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Questioning Reports Out Of Iraq

(Getty Images/Wathiq Khuzaie)
A number of right-leaning bloggers are criticizing the Associated Press for a pair of stories from Iraq. The first story, a version of which ran on, stated that suspected members of the Shiite Mahdi Army militia "grabbed six Sunnis as they left Friday worship services, doused them with kerosene and burned them alive near Iraqi soldiers who did not intervene." The source for the story was police Capt. Jamil Hussein. CENTCOM has issued a press release disputing the legitimacy of the source and the story, and asking for a retraction or correction if the organization does not have "a credible source."

From the press release: "We at Multi-National Corps - Iraq made it known through MNC-I Press Release Number 20061125-09 and our conversations with your reporters that neither we nor Baghdad Police had any reports of such an incident after investigating it and could find no one to corroborate the story. A couple of hours ago, we learned something else very important. We can tell you definitively that the primary source of this story, police Capt. Jamil Hussein, is not a Baghdad police officer or an MOI employee." Hussein has been cited in other stories about atrocities as well; this blog, Flopping Aces, has more.

Today, the righty blogs are also criticizing this piece, which includes the following passage:

Separately, police and witnesses said U.S. soldiers shot and killed 11 civilians and wounded five on Sunday night in the Baghdad suburb of Husseiniya. The U.S. military said it had no record of any American military operation in the area.

"We were sitting inside our house when the Americans showed up and started firing at homes. They killed many people and burned some houses," said one of the witnesses, a man with bandages on his head who was being treated at Imam Ali Hospital in the Shiite slum of Sadr City. The police and witnesses spoke with Associated Press Television News on condition of anonymity to protect their own security.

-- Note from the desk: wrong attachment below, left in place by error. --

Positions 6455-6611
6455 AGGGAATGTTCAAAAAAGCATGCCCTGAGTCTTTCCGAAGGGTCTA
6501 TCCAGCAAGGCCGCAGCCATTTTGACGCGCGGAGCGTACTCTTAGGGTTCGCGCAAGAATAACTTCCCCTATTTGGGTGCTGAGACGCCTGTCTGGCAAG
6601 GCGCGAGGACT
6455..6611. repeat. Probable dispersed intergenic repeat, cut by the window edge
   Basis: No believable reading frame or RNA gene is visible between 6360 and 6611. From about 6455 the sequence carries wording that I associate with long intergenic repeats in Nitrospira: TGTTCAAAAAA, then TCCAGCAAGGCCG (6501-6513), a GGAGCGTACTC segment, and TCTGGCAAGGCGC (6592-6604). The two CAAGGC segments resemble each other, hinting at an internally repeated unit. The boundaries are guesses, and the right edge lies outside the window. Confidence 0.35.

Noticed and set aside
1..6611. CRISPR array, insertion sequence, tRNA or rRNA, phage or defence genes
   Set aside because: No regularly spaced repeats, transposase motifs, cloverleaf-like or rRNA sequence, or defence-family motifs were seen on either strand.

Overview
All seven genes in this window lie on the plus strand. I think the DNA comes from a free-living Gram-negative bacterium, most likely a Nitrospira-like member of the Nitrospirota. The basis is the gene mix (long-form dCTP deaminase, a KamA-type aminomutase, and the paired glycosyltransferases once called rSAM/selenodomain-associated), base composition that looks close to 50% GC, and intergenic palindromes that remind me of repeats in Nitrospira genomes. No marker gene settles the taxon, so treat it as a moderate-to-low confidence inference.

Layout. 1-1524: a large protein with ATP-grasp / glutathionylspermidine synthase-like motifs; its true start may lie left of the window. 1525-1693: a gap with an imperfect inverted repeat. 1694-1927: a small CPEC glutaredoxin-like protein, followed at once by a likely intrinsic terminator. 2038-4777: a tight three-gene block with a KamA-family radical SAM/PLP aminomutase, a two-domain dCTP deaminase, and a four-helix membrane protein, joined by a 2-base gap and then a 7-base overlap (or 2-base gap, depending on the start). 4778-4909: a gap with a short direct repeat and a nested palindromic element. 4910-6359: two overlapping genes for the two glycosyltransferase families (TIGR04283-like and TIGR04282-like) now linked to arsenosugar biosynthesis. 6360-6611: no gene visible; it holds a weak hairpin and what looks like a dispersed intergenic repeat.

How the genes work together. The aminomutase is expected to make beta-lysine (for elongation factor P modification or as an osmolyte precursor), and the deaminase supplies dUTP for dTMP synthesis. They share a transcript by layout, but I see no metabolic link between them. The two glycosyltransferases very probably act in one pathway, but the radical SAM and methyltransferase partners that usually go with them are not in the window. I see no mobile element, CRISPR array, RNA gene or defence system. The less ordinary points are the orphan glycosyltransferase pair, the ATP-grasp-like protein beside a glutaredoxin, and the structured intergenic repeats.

Writes Riehl World View: " The military denies any operation in the area, still the AP feels compelled to print this trash from sources who won't even identify themselves?" CENTCOM claims "Anti-Iraqi Forces opened fire, targeting civilians in the al-Husseiniya area….There was no Coalition involvement."

These posts have been given headers like "It's Official: Media Body Burning Story is Bogus." The stories, along with one from the Los Angeles Times, are being used as further evidence that, in the words of the Anchoress, "The press has done everything else it possibly could to undermine our troops and the president, since 2003." She goes on to question whether such reporting has increased the likelihood that American troops will be killed. "I wonder how many of our troops are being further endangered by the fakery we're discovering here? I wonder how many of their deaths in the coming weeks will be due to this sort of stuff?" Writes Michelle Malkin, in a post in which she refers to "the Associated (with terrorists) Press": "…we cannot trust third-hand accounts from shady 'spokesmen' funneled through dubious foreign stringers working for the terrorist-sympathizing, anti-Bush press to give us the straight scoop."

It's important to remember that we don't actually yet know if the AP's stories are "bogus." They may well be. They may not. Reporters face unique challenges in a war, and it's worthwhile to question the way they operate in Iraq, on everything from the necessary-but-risky use of stringers to the reliance on named and anonymous sources that may not be trustworthy. But because of their instinctive distrust of the mainstream media, some bloggers have drawn conclusions that, at this point, strike me as premature.

The press has an incentive to report on the sensational, which is why a reporter might put some degree of trust in a dubious source. But it also needs to maintain its credibility, and it's not in the AP's interest to run stories it does not believe to be true. News organizations do sometimes get this stuff wrong, and they should be held to account when they do. But most of the time they get it right, which is no small feat when covering a war. It's important, when looking at a situation like this, to take a step back and try to look objectively at all the facts, even the ones that don't fit our preconceived notions. The blogs deserve credit for raising this issue. Now it's time to get to the bottom of it.

UPDATE: USA Today got a comment from AP International Editor John Daniszewski, who writes that the "attempt to question the existence of the known police officer who spoke to the AP is frankly ludicrous and hints at a certain level of desperation to dispute or suppress the facts of the incident in question." He also writes that the AP stands by its story, and that "we have conducted a thorough review of the sourcing and reporting involved and plan to move a more detailed report about the entire incident soon, with greater detail provided by multiple eye witnesses."

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